There are a lot of places and institutions in our country in which I find something like beauty, most often in my own home. But I recall it especially poignantly in my arrival in Boston, MA in the fall of 1985, mostly alone and with very little money.
Three Places in America (less than a mile from each other) for solo piano is one of the many solo piano works commissioned by Min Kwon and the Center for Musical Excellence as a part of their 2020 America the Beautiful Project, e pluribus unum, celebrating the United States’ “cultural contributions to the field of classical music”. I thank Ms. Kwon and the Center for Musical Excellence for including my work as a part of this project.
The piece is in a single movement divided into three unequal parts, and influenced by Charles Ives’s Three Places in New England, although much smaller in every aspect. The “three places” addressed are all in Cambridge, Massachusetts, and are specifically tied to experiences from late 1985: 1. The Brattle Theater where I first saw The Seven Samurai, 2. the lower level of Arthur Berger’s house on Sparks Street where I studied with the composer for two years, and 3. the long-defunct Jonathan Swift’s nightclub on John F. Kennedy Street in Harvard Square where I heard the Ohio Players, War and the jazz group the Leaders on separate occasions. Each location suggested a particular pianist or piano work: the Brattle brings to mind Ran Blake’s cinematically-informed compositions and improvisations, for Berger’s music room, his works for piano such as the Partita (1947), and from Jonathan Swift’s the Leaders’ pianist Kirk Lightsey. I felt that all three shared tangential connections musically-speaking, and as a young African American from Pittsburgh and Colorado Springs, living on a student income, these landmarks exuded enchantments that gave to everything that I experienced within them an outsized importance that hasn’t waned in 35 years.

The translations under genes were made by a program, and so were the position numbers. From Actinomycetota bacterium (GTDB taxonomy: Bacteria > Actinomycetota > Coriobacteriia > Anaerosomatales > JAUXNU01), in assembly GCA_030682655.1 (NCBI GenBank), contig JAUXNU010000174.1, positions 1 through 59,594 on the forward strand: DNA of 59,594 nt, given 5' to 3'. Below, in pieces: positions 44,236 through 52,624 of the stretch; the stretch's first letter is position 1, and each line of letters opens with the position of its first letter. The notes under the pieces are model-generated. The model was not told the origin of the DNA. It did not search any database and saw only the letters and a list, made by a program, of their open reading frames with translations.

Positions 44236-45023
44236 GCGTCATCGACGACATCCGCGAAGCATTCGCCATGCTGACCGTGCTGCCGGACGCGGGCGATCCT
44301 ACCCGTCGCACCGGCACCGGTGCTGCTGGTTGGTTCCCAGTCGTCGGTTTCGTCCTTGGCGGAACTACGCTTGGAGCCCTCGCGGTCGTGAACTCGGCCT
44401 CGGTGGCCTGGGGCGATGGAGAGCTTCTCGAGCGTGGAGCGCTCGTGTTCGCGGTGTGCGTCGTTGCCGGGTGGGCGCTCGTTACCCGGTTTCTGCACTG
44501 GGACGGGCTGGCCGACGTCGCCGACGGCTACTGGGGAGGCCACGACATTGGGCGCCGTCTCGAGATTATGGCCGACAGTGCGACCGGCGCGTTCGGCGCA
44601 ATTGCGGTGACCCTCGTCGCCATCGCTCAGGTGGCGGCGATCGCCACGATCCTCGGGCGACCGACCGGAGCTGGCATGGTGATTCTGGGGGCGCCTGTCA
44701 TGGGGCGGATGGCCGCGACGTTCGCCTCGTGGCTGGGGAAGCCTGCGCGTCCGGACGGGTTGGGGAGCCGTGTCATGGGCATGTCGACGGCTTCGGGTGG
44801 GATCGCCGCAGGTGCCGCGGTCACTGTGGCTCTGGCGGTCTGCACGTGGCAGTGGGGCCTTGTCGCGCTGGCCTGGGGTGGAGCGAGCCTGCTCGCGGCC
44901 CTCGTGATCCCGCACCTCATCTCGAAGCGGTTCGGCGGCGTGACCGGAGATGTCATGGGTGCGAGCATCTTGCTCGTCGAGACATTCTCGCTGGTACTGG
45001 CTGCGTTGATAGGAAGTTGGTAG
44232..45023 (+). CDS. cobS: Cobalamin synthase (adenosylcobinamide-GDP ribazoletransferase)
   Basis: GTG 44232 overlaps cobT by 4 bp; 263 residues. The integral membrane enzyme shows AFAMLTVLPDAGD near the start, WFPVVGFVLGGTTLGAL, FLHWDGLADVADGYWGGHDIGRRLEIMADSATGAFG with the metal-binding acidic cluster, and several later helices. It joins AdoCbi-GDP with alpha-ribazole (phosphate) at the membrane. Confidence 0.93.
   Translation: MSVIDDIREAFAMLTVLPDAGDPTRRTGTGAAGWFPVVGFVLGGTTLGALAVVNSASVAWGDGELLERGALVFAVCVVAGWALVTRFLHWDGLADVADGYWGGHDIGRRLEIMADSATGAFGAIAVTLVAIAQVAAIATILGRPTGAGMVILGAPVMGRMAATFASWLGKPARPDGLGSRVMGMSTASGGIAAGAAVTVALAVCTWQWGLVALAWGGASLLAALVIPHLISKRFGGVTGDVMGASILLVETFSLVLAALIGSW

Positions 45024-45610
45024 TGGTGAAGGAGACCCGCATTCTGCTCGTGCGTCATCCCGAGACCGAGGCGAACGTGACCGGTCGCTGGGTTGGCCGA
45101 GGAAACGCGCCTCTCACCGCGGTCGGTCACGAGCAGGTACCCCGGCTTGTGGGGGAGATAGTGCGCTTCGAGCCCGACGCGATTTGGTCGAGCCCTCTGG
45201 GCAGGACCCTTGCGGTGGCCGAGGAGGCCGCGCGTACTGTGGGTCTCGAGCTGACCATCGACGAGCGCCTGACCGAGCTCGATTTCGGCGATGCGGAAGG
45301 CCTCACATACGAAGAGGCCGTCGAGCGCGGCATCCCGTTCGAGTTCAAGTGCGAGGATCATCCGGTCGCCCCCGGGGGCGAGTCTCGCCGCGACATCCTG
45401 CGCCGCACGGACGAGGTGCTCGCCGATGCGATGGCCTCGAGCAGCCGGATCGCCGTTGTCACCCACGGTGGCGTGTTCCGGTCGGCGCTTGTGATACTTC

Director of the contemporary big band the Pittsburgh Collective, composer David Sanford received degrees in theory and composition from the University of Northern Colorado, New England Conservatory and Princeton University. His works have been performed by the Cabrillo Festival Orchestra under Marin Alsop, the Berkeley Symphony under Kent Nagano, the Detroit Symphony under Leslie Dunner, the Chamber Society of Lincoln Center, Dinosaur Annex, the Pittsburgh New Music Ensemble, and the Chicago Symphony Chamber Players, and he has received commissions from the Boston Modern Orchestra Project, the Meridian Arts Ensemble, Speculum Musicae and cellist Matt Haimovitz among others. His honors include the Rome Prize and fellowships from the Guggenheim Foundation, the American Academy of Arts and Letters, and the Radcliffe Institute. He is currently Elizabeth T. Kennan Professor of Music at Mount Holyoke College.
As the artistic director of Center for Musical Excellence, I am always on the look out for new and undiscovered talents. They come to me, sometimes, by my colleagues’ recommendations and other times through young artists’ own research about our organization. Tyson Davis and Andrew Bambridge are currently on our roster of CME Young Artists, whom we mentor. Patricio Molina is a CME alumnus. Theo Chandler, Ji-Young Ko, and Daniel Newman-Lessler applied for our Grant program, and I got to know their work through that process. I decide on young artists when I notice a deep passion and drive within them, plus a certain kind of sparkle in the personality and lots of humility. In addition to musical talents, I believe these are the qualities that will take the young artists far. CME’s motto is "Moving Musicians Forward". I’ve chosen our Discovery Composers based on these qualities, whom we felt we could easily move forward.
- Min Kwon